IF the UK does request a further Brexit delay, would the EU grant it?

That was a question being asked yesterday after French ministers suggested over the weekend that President Emmanuel Macron could veto one.

French foreign minister Jean-Yves Le Drian said on Sunday the Brexit deadline of October 31 will not be extended by the European Union, despite opposition MPs passing a law to postpone Brexit if No Deal has been struck.

In an interview with radio station Europe 1, he said: “It’s very worrying. The British must tell us what they want.” He added: “We are not going to do (extend) this every three months.”

The position was also underlined by France’s European affairs minister Amélie de Montchalin.

“It’s not because a problem is complicated that by diluting it over time and delaying it for three months without changing anything, it will be resolved,” she said.

“When I hear the British saying, ‘Give us three months more and we will solve the problem’, we can see that another six months would not solve the problem, nor another three months. They have to be able to tell us what they want.”

Macron and German Chancellor Angela Merkel are expected to clash over how long Brexit should be delayed, as ministers and diplomats warned that Brussels’ patience with the UK was running out.

The issue of a possible extension was raised at the press conference with Irish prime minister Leo Varadkar in Dublin yesterday.

Varadkar told journalists it was the EU27’s preferred option for the UK to leave with a deal at the end of October.

However, he left open the possibility of agreeing to an extension if there was a clear purpose.

He said: “We would prefer that there not be an extension, that if the UK is leaving it should leave on on 31st October. But as the [incoming] President of the Commission Ursula von der Leyen has said if there is a good reason to have an extension we would consider it but I think we would all prefer to have this resolved in October so that the UK can leave the European Union and begin its new journey in the world and we can continue with our domestic priorities here and the European Union can focus on all the issues we want to deal with.”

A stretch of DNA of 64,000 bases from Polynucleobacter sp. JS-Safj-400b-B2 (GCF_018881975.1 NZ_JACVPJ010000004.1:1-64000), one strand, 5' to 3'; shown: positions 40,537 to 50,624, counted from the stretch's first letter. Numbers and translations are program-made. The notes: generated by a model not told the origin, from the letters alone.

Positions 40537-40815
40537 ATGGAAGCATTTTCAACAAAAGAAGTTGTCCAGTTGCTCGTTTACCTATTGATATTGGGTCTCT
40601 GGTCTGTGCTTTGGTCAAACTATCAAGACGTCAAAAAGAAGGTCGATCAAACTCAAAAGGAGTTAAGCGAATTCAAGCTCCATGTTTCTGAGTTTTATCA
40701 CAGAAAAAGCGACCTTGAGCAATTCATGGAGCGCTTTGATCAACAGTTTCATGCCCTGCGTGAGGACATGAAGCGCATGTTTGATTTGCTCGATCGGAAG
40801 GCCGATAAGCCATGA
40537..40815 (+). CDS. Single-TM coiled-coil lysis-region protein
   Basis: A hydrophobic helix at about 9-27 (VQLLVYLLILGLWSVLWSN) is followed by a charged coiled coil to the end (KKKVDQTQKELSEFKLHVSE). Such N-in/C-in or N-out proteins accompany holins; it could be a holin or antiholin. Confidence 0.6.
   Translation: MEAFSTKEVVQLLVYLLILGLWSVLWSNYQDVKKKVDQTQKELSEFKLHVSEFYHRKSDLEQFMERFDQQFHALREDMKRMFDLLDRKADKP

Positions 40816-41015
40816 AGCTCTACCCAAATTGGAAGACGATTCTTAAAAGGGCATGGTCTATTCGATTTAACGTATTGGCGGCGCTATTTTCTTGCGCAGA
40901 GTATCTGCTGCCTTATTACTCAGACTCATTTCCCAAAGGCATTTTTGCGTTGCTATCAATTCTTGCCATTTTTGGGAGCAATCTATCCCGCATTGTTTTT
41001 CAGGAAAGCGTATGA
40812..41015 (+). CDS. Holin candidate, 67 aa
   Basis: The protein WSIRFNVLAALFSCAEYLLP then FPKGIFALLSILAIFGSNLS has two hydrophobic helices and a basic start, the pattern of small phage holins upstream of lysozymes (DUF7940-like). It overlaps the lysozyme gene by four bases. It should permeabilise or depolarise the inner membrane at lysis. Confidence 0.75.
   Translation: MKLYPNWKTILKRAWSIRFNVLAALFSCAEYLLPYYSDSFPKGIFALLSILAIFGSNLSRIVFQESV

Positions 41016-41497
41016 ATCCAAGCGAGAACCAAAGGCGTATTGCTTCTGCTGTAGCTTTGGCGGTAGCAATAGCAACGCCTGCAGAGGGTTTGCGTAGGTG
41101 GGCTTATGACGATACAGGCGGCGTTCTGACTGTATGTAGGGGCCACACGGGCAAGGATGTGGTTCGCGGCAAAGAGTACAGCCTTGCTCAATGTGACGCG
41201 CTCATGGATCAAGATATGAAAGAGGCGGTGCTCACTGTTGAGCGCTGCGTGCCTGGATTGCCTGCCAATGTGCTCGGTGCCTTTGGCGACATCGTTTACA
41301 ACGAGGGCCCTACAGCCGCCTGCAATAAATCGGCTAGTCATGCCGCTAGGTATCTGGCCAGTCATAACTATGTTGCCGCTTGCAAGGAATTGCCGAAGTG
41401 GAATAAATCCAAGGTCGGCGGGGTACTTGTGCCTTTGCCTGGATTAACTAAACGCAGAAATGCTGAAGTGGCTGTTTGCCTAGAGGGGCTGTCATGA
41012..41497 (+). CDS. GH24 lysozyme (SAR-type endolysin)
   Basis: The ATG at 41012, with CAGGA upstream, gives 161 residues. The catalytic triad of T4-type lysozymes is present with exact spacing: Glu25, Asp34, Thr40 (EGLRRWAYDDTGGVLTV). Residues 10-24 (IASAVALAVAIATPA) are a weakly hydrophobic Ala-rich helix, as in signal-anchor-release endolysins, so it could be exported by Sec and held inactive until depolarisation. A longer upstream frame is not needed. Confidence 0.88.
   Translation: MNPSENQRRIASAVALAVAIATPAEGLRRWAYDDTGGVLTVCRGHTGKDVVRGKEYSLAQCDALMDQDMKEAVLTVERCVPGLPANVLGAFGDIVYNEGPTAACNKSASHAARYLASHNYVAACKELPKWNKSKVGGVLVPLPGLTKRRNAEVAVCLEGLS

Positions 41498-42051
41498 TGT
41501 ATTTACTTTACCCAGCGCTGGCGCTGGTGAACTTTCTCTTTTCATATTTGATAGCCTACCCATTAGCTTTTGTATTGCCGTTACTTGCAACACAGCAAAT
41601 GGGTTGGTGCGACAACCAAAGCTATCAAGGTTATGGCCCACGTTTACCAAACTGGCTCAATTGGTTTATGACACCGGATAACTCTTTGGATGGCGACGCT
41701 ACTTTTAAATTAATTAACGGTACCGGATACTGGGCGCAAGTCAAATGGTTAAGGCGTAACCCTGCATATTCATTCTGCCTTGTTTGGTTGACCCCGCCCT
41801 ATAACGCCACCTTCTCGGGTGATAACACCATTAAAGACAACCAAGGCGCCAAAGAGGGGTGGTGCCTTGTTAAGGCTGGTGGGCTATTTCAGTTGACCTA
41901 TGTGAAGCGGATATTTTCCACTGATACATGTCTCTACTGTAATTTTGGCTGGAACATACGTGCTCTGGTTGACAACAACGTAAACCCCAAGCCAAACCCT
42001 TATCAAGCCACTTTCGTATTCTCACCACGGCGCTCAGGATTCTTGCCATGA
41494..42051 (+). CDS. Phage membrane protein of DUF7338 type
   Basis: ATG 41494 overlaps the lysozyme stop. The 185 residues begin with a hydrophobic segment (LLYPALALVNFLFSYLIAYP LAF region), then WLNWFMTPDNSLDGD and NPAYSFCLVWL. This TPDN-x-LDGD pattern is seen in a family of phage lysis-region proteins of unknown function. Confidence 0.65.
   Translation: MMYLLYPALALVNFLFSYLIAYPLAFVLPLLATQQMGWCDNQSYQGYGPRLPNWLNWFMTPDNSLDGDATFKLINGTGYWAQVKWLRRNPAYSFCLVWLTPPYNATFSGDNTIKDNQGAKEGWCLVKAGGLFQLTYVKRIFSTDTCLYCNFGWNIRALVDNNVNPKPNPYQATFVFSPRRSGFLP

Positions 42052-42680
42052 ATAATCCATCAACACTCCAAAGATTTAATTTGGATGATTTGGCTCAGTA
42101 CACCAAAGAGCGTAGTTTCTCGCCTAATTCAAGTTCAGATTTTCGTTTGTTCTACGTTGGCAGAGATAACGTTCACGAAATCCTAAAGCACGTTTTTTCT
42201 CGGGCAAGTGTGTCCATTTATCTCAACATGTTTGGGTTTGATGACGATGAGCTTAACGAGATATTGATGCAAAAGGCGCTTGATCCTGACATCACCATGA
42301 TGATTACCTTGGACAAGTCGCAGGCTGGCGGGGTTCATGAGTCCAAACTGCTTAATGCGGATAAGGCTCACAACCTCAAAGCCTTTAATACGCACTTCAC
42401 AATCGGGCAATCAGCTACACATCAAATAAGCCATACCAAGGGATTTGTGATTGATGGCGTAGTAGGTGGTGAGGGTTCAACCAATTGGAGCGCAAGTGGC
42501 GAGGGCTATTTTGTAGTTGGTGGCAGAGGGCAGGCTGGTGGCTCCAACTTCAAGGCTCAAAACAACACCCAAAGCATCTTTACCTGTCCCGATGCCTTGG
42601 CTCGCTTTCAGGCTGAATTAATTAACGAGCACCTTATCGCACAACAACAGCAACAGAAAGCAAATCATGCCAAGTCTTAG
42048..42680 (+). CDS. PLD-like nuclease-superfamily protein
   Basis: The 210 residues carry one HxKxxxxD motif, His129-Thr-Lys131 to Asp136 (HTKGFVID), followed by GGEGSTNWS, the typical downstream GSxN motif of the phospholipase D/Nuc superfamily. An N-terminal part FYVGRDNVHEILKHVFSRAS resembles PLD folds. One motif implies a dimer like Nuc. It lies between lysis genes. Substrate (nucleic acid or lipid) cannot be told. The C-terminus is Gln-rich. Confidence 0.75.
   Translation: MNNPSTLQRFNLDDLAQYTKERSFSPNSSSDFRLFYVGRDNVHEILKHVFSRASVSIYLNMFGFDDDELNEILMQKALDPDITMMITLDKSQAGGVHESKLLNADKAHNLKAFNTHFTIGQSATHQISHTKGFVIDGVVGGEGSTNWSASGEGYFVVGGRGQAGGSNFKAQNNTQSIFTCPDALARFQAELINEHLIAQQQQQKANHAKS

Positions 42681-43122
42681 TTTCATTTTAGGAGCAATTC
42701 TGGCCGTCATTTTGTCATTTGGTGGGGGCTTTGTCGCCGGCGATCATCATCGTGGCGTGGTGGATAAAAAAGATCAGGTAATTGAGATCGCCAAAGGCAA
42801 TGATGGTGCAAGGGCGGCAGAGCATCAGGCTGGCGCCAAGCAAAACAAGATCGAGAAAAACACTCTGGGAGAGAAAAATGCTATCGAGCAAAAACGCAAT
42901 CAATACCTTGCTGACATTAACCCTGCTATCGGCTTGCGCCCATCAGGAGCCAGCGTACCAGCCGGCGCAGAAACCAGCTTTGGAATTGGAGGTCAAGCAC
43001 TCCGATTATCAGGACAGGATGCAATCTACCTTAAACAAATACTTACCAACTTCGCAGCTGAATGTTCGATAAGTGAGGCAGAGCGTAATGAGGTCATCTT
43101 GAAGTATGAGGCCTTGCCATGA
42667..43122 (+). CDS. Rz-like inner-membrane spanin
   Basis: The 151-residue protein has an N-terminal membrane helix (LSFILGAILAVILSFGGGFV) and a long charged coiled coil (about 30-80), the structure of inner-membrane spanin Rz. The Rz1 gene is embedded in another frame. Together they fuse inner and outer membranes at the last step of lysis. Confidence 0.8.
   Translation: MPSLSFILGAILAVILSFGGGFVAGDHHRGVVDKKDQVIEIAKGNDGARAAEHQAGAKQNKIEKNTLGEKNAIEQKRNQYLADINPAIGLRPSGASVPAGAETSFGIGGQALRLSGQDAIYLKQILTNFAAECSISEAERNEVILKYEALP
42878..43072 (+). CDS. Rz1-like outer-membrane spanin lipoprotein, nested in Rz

Boris Johnson has said he will refuse to ask the EU for a new Brexit extension saying last week he would “rather be dead in a ditch”.

However, yesterday a bill passed by MPs last week which would require him to seek a delay until January 31 unless there was a deal by October 19 became law when it received Royal Assent.

Dr Kirsty Hughes, director of the Scottish Centre on European Relations, said she believed the EU would grant a new extension – if it was for a General Election, a second EU vote or perhaps even in the event of a temporary government following a vote of no-confidence in Johnson’s government.

“The EU is likely to grant an extension for a General election or a second EU referendum but if it’s a request only to extend it may be rejected,” she explained.

“Whether the request is made in order to hold an election depends who makes it: if Johnson is still PM he might not say it’s for an election.

“But then between the request being made and the EU response there could still be time for a Vote of No Confidence and a temporary government to take over and explain the request is for an election.”

In a tense summit on the current extension last April, Macron made it clear to other European leaders that he did not support delay if it extended the impasse in parliament.

The issues of an extension or No Deal Brexit is expected to be the main focus when the EU heads of government meet on October 17 and 18 for a European Council meeting.

If the UK crashes out without a deal at the end of October there would be no transition period until end of December 2020 as promised under the withdrawal agreement. There have also been warning of food and medical shortages according to leaked UK government documents.